Throwing an exception in should result in an exception being thrown, not a Failure result

Perhaps this is an uncommon sentiment, but I have always expected the behavior of to be similar to, ie equivalent to the similar pattern match:

try match {
  case Success(result) => Success(handler(result))
  case Failure(exception) => Failure(exception)

However, I was very surprised today to discover that this is not the case. Instead, the behavior is this:

try match {
  case Success(result) => Try(handler(result))
  case Failure(exception) => Failure(exception)

This is very significant because it can unexpected result in the ‘loss’ of errors thrown in the handler method. For example, in this case:


I expect a Failure to indicate that action failed, not that handler failed. If I wanted to safely handle errors in the handler, I would have done:


Now I need to go back and check all of my old code for any instances where I may have used without realizing that I might be hiding potentially critical exceptions. At the very least, I think this behavior should be more clearly documented.

I am interested in hearing other opinions, however. Maybe it’s obvious that it would work this way and I should have known.


If it helps ease your mind, Try is fail-fast, so you shouldn’t be losing exceptions, it’ll just be a bit less clear where they’re coming from.

That being said, there’s definitely a spectrum between, “favor increased regularity” and “favor decreased chance of an exception escaping Try's context”.

Personally, I like the former, and (as the behavior of Try#map probably can’t change without breaking stuff), I usually get it by importing cats.syntax.either._ and using the Either.catchNonFatal method it provides. Might be worth looking into :slight_smile:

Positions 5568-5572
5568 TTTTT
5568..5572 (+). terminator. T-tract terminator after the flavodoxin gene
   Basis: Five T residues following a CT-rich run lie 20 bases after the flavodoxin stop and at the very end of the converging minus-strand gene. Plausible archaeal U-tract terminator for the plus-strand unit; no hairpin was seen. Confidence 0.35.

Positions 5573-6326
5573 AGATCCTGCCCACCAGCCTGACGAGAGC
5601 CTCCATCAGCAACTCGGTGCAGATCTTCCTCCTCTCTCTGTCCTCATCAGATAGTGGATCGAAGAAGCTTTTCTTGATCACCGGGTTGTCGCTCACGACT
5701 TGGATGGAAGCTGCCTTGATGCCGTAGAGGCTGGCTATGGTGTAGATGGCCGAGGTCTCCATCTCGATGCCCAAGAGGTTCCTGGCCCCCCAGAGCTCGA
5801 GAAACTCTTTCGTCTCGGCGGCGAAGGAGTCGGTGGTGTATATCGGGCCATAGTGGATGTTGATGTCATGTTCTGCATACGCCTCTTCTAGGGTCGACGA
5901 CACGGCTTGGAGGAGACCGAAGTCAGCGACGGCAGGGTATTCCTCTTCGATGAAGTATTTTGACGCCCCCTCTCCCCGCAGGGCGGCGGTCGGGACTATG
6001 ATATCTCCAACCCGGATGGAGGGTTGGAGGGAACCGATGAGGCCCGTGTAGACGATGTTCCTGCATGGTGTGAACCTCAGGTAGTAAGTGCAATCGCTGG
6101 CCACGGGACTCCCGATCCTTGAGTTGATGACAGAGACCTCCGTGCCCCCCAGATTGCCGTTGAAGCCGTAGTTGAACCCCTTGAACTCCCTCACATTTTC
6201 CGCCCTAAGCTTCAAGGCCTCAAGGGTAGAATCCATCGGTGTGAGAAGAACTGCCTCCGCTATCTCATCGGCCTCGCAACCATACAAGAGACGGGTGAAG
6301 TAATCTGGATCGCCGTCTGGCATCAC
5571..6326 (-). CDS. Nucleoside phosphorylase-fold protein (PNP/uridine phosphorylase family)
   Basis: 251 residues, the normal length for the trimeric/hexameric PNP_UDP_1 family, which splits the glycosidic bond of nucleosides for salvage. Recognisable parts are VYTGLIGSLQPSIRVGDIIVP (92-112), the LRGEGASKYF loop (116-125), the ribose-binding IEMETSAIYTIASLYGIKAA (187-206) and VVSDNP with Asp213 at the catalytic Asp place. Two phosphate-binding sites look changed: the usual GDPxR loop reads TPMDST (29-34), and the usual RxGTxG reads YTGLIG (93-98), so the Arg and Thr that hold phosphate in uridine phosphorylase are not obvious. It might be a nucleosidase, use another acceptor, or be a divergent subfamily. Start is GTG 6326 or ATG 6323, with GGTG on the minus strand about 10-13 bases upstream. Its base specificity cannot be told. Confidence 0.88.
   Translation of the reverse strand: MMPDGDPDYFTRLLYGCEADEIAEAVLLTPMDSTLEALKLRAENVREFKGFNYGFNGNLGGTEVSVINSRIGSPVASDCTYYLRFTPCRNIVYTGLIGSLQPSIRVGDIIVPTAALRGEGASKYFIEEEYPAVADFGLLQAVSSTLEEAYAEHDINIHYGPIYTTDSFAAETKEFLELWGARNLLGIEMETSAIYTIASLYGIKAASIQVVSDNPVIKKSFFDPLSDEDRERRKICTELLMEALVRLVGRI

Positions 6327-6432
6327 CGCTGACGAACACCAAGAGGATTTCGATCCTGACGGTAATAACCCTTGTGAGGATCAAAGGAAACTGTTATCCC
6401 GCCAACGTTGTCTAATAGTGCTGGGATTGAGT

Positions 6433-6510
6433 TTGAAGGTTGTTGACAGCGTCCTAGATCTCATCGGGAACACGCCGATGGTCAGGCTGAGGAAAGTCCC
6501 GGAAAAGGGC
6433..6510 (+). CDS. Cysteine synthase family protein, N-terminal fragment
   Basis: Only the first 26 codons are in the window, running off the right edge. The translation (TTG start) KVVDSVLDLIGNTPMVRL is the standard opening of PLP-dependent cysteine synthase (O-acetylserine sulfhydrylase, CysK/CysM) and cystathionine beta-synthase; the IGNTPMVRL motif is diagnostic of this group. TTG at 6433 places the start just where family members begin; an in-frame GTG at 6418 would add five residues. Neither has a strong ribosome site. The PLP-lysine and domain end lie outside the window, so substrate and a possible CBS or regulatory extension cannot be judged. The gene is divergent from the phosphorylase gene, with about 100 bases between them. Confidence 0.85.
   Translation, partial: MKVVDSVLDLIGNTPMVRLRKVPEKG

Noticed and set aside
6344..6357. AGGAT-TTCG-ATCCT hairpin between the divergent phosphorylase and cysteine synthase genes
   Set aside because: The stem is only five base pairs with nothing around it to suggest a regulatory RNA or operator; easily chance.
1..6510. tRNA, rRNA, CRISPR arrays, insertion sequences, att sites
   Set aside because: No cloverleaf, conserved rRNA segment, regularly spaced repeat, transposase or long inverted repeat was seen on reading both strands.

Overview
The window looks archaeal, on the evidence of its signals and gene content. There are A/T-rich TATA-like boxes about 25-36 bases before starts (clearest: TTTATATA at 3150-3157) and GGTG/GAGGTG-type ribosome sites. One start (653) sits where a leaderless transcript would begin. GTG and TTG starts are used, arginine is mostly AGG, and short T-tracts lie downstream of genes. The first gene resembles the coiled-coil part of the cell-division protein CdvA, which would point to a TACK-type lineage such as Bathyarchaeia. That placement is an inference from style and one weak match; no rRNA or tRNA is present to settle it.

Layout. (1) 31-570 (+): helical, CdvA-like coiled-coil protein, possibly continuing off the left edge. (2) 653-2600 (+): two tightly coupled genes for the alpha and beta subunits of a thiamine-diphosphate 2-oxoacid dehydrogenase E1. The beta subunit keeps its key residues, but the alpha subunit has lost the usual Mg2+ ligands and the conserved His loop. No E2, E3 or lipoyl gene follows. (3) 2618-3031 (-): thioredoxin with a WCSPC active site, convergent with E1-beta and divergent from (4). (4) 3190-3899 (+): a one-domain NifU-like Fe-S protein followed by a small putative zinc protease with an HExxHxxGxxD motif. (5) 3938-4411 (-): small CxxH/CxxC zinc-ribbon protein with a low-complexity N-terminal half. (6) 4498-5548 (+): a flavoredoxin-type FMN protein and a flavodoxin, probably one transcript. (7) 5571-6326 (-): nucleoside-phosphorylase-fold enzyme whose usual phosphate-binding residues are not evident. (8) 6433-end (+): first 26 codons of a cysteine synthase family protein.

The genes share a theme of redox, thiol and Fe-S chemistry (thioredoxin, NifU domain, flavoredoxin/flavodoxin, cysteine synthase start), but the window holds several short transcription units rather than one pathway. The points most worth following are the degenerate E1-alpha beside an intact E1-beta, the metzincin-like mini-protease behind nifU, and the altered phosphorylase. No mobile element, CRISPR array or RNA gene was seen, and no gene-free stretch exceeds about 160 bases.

Try is different from Either in that it catches exceptions. If it wouldn’t handle exceptions in map, then I don’t really see much of a point in having Try beyond the constructor.

You could have minimal non-try with

type Try[A] = Either[Throwable, A]
object Try {
  def apply(a: => A) = try Right(a) catch { case NonFatal(nf) => Left(nf) }

but I don’t really see much of a point for that.

Agreed on the documentation though, operations that catch exceptions should be clearly documented that that’s what they do.



The reason why it behaves like that is that the goal of the type Try is to replace exceptions with values. So, instead of writing this:

def divide(a: Int, b: Int): Int =
  if (b == 0) throw new Exception("Division by zero")
  else a / b

You write that:

def tryDivide(a: Int, b: Int): Try[Int] =
  if (b == 0) Failure(new Exception("Division by zero"))
  else Success(a / b)

Why do we want to do that? Because if you look at the signature of divide, it is not explicit that the method may throw an exception. Now, if we always model failures with exceptions, any method call becomes scary because we don’t know (from its signature) if that method is going to surprisingly throw an exception or to return a value. This can lead to a defensive programming style where we would surround every method call by an exception handler. That style of programming would be very cumbersome.

The main idea behind the type Try is to make it explicit that a computation may fail, so that users don’t need to be defensive. Indeed, by returning a Try[Int], the method tryDivide explicitly informs its callers that it can either return a Success or a Failure. There are no more surprises, and no need to be defensive.